People have a surprisingly long history of permanently replacing missing teeth with artificial prosthetics. While this is generally thought of as a modern practice, there is evidence of people at least attempting this medical endeavor which dates back thousands of years. Astoundingly, the earliest evidence we have of the osseointegration of dental implants dates back to 600 AD.
Those ancient implants were made of sea shell. From a medical standpoint, that material was as effective as any other implant material human beings could come up with, until the first titanium dental implants were placed in patients during the 1960s. At that point titanium had already been used in various other surgical implant procedures due to its propensity to integrate with bone structure.
While titanium implants had unprecedentedly high success rates, it does have some less than ideal attributes as a dental implant material. One is the manner in which titanium decays, as it results in titanium oxide particles being dispersed into the soft tissue, the bone, and the blood stream. People have varying levels of sensitivity to titanium in their body. Titanium oxide contamination in the body can cause myriad health complications, but some people’s sensitivity to the metal is so acute that it causes their body to reject the implant itself. Additionally, people with especially visible implants often find that the grey titanium post can be seen through their tooth colored crown.
Today there are currently about 600 different dental implant systems produced by over 140 different manufacturers around the world. Virtually all of those implant systems are made with either titanium or zirconia. Zirconia-based ceramic material was first created in 1975 by a British physicist named Ron Garvie. It was found to be a highly biocompatible material, and a few years later it was being used to make hip joint replacements. It wasn’t long before people were looking to zirconia as a potentially superior dental implant material to titanium. Zirconium dioxide, or zirconia, was first used as a dental implant material by professor Sami Sandhaus in Geneva, Switzerland.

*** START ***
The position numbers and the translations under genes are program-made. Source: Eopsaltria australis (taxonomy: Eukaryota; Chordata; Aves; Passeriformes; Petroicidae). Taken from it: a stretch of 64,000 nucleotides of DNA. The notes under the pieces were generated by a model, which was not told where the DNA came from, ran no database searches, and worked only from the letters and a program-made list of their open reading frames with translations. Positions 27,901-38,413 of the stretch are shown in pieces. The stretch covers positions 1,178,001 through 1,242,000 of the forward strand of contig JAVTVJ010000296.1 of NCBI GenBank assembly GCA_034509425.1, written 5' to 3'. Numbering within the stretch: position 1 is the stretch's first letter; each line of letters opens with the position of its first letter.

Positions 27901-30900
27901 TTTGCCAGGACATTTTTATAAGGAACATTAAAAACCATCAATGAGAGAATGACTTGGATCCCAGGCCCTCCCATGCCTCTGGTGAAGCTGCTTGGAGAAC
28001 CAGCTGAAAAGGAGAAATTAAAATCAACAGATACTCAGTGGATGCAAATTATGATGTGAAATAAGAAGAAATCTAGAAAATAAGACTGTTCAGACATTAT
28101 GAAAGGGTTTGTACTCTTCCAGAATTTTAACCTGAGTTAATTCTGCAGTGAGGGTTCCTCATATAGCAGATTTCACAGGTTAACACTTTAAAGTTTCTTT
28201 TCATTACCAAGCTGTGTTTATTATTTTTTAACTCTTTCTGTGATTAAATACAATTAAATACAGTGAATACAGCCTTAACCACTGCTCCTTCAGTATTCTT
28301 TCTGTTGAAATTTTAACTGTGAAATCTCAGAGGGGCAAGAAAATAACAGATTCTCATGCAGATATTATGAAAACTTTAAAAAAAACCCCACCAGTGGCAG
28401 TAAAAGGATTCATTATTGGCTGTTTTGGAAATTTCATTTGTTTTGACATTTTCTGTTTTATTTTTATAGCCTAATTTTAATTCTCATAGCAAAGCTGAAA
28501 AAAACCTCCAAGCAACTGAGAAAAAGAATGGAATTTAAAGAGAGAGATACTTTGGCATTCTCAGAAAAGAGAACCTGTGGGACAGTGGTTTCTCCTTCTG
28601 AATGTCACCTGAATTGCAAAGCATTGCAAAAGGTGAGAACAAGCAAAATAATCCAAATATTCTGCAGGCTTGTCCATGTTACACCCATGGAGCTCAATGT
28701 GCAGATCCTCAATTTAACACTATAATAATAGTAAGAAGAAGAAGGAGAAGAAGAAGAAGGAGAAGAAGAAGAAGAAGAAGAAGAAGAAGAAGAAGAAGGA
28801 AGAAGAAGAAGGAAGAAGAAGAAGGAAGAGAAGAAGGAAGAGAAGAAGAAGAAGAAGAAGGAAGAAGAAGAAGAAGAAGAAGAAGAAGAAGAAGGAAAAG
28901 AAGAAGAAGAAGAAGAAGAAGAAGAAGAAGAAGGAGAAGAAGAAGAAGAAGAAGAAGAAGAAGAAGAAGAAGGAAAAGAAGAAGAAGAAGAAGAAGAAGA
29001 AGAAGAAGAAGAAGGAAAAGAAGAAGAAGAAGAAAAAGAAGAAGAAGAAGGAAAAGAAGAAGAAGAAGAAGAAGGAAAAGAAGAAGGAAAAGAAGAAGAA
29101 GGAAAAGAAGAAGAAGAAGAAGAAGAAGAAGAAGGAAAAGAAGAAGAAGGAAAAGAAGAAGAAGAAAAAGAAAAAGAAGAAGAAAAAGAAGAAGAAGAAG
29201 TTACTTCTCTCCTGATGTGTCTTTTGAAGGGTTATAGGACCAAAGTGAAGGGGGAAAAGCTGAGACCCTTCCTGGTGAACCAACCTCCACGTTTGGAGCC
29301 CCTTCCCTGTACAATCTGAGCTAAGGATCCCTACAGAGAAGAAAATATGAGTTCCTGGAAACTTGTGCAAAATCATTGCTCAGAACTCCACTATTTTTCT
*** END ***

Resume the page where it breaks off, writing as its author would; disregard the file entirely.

The tooth colored ceramic immediately proved a better cosmetic option for front teeth replacement. Soon the material was being used to create durable, tooth colored crowns that were attached to existing tooth structure. It was quickly discovered that, unlike titanium, zirconia facilitated the growth of soft tissue as well as bone. Zirconia implants are also less susceptible to corrosion, and the material is commonly used in spaceship construction due to its resistance to fracture and heat damage.
While zirconia quickly proved in various clinical trials to have multiple short term advantages over titanium as an implant material, some American skeptics have pointed to a lack of long term data regarding the success rate of ceramic dental implants. While zirconia implants have only had FDA approval since 2007, the ceramic material has been used to make dental implants in Europe since 1987. Just as technology and methods have evolved with metal implants and indeed the field of dentistry at large, many adaptations have been implemented to the concept of ceramic implants that have significantly improved the standard of care. Even without adjusting for these improvements, however, there is more than enough long term data from Europe to attest to the long-term viability of zirconia dental implants, even by conservative standards.
Three million people in the U.S. currently have dental implants, and that number is growing by an estimated half a million people each year. Since an increasingly large number of these patients opting for metal free implants over recent years, the amount of long term data from the U.S. will soon increase dramatically, and there is no reason to believe that the results will be notably different from the positive outcomes observed in Europe. Fortunately for prospective implant patients, the number of doctors who are gravitating toward and being trained in ceramic implant technology is also increasing rapidly.